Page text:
Solutions are most naturally named after the product/project. Like you indicate.

0

I consider this is better

\trunk
  [CompanyName]
    [Product1]
      CompanyName.Product1.sln
      [Main] --Optional
        CompanyName.Product1.csproj
      [Project1]
        CompanyName.Product1.Project1.csproj
      [Project2]
        CompanyName.Product1.Project2.csproj
    [Product2]
      CompanyName.Product2.sln
      [Main] --Optional
        CompanyName.Product2.csproj
      [Project1]
        CompanyName.Product2.Project3.csproj
      [Project2]
        CompanyName.Product2.Project2.csproj
      [Project3]
        CompanyName.Product2.Project2.csproj

Why? Because when you get the code from repository you get, by example, "Product1" directory, it contains all you need to work. The [Main] directory contains the default base namespace, usually the exe or main project. It is optional.

1
  • Regarding "getting the code". What about general class-libraries that are used by multiple projects. Where would these sit. And specifically when you don't get them as nuget packages? ``` [CompanyName] [Product1] <uses ClassLibrary1> [ClassLibrary1] <contains generic stuff used companywide> ``` Now you can't "get" the "Product1" code but also have to get the related libraries Sorry: Can't use markup in comments so this reads bad! Feb 3 at 12:57
-1

Downsides to naming projects / solutions with name spacing are that:

1. Your solution project will not build due to Windows ( my version and previous ) imposing a max limits on the length of path ( not a problem on <cough><cough> mac ). Two solutions are:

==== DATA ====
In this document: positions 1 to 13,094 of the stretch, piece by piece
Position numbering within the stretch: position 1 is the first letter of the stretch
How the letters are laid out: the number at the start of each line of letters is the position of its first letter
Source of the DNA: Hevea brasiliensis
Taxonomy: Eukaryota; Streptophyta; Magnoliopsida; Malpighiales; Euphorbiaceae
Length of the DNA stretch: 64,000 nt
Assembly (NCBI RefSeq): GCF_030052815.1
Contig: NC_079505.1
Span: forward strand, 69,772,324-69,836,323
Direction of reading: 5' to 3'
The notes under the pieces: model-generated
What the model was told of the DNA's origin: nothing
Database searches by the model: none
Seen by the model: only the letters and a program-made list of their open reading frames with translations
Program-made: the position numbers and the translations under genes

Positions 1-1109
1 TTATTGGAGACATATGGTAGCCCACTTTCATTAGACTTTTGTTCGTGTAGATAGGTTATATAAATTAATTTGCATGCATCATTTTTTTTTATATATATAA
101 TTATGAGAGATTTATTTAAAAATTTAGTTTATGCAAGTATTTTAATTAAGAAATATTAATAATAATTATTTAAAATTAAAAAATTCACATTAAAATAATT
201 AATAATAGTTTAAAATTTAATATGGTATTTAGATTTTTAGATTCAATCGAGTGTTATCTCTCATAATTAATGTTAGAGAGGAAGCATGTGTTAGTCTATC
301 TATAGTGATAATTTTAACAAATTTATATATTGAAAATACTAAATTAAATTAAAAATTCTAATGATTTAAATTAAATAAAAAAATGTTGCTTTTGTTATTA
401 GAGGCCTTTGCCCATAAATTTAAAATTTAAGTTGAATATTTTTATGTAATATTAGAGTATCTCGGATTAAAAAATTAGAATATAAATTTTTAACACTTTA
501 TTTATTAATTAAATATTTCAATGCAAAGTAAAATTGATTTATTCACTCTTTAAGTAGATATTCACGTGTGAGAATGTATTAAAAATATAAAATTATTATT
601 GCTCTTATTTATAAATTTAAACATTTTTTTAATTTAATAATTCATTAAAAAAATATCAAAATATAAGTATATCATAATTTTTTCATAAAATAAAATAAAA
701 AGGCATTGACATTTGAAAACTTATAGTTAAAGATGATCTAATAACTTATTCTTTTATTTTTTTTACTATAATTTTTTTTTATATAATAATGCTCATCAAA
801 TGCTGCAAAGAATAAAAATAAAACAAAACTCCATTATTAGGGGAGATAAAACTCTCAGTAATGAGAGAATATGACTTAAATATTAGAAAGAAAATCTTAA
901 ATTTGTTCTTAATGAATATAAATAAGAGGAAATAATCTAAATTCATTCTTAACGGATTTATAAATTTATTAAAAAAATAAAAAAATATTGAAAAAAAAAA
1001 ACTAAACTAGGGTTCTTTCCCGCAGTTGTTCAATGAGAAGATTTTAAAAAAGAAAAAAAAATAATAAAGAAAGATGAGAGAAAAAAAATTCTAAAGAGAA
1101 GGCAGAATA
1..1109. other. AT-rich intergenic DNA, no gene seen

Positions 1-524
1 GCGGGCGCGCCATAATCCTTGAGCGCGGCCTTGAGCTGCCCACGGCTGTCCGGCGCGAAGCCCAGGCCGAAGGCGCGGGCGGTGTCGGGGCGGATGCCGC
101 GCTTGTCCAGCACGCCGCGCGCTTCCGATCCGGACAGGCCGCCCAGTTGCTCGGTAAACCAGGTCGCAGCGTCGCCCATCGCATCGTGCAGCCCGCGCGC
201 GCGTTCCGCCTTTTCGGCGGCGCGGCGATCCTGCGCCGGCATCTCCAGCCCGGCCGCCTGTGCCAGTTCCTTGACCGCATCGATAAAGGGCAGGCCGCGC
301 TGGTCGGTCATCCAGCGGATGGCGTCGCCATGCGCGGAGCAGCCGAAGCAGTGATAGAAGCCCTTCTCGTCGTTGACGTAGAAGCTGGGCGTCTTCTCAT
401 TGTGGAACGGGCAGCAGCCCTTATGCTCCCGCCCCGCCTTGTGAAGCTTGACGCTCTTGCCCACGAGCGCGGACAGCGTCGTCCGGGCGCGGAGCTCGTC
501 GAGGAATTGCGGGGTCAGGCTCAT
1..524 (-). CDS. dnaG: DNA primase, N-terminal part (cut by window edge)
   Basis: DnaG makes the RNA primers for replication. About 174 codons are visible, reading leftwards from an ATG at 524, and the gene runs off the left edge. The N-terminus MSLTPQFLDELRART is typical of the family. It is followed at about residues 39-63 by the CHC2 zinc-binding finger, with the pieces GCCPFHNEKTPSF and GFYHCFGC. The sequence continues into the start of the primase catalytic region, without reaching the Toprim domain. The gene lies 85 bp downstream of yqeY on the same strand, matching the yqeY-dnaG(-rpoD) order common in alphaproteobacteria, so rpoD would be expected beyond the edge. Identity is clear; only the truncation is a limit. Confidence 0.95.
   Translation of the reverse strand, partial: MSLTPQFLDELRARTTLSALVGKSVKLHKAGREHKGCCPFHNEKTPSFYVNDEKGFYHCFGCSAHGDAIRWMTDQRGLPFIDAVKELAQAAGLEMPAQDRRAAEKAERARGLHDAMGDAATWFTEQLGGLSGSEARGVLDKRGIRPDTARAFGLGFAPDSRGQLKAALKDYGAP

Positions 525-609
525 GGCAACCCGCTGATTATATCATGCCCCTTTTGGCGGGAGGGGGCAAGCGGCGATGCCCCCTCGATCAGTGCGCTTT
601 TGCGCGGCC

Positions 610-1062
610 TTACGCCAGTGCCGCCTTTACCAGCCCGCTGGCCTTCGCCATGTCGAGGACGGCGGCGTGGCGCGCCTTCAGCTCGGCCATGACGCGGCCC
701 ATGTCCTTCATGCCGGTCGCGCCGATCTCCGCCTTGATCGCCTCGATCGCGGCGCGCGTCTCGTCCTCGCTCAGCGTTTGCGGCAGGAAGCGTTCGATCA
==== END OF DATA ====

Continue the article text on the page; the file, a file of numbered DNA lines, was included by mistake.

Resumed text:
1. Changing an operating system setting.
 2. Configure build to shorten path.

2. Various apps important to you like say, SourceTree, may encounter problems. I figure this is due to the assumption as to filepath length. This problem is detailed in this Stack Overflow question:Filename too long in Git for Windows

Regarding Problem (1) Visual Studio might warn you Visual Studio might warn you.

I don't yet know how to enact (2).

If you choose (1), then this will have an affect on your downstream environments: build OS, dev OS, qa build OS, qa OS, production OS as you will either need to make changes to the OS. Stack overflow question with answer describing change to operating system: Could not write lines to file "obj\Debug\net5.0\SolutionName.GeneratedMSBuildEditorConfig.editorconfig exceeds the OS max path limit

Code MSB3491

https://www.google.com/search?q=Code+MSB3491+max+path+limit

Could not write lines to file "obj\Debug\net5.0\------------my namespace------------..GeneratedMSBuildEditorConfig.editorconfig". Path: obj\Debug\net5.0\------------my namespace------------.GeneratedMSBuildEditorConfig.editorconfig exceeds the OS max path limit. The fully qualified file name must be less than 260 characters.
-------------my namespace--------------------------------
C:\Program Files (x86)\Microsoft Visual Studio\2019\Community\MSBuild\Current\Bin\Roslyn\Microsoft.Managed.Core.targets

Regarding Problem (2)

To fix, possible solutions are:

(1) Tell SourceTree to use the git installed on the system. I only had Atlassian's version of git with which to work.
Screenshot of SourceTree Setting GUI

(2) Tell Atlassian's git to work with long file paths. Run cmd as administrator, then run this command: c:\Users\{theuser}\AppData\Local\Atlassian\SourceTree\git_local\cmd\git.exe config --system core.longpaths true

If you choose either of these resolutions, then you should expect to make changes to systems / processes down the line from your development machine.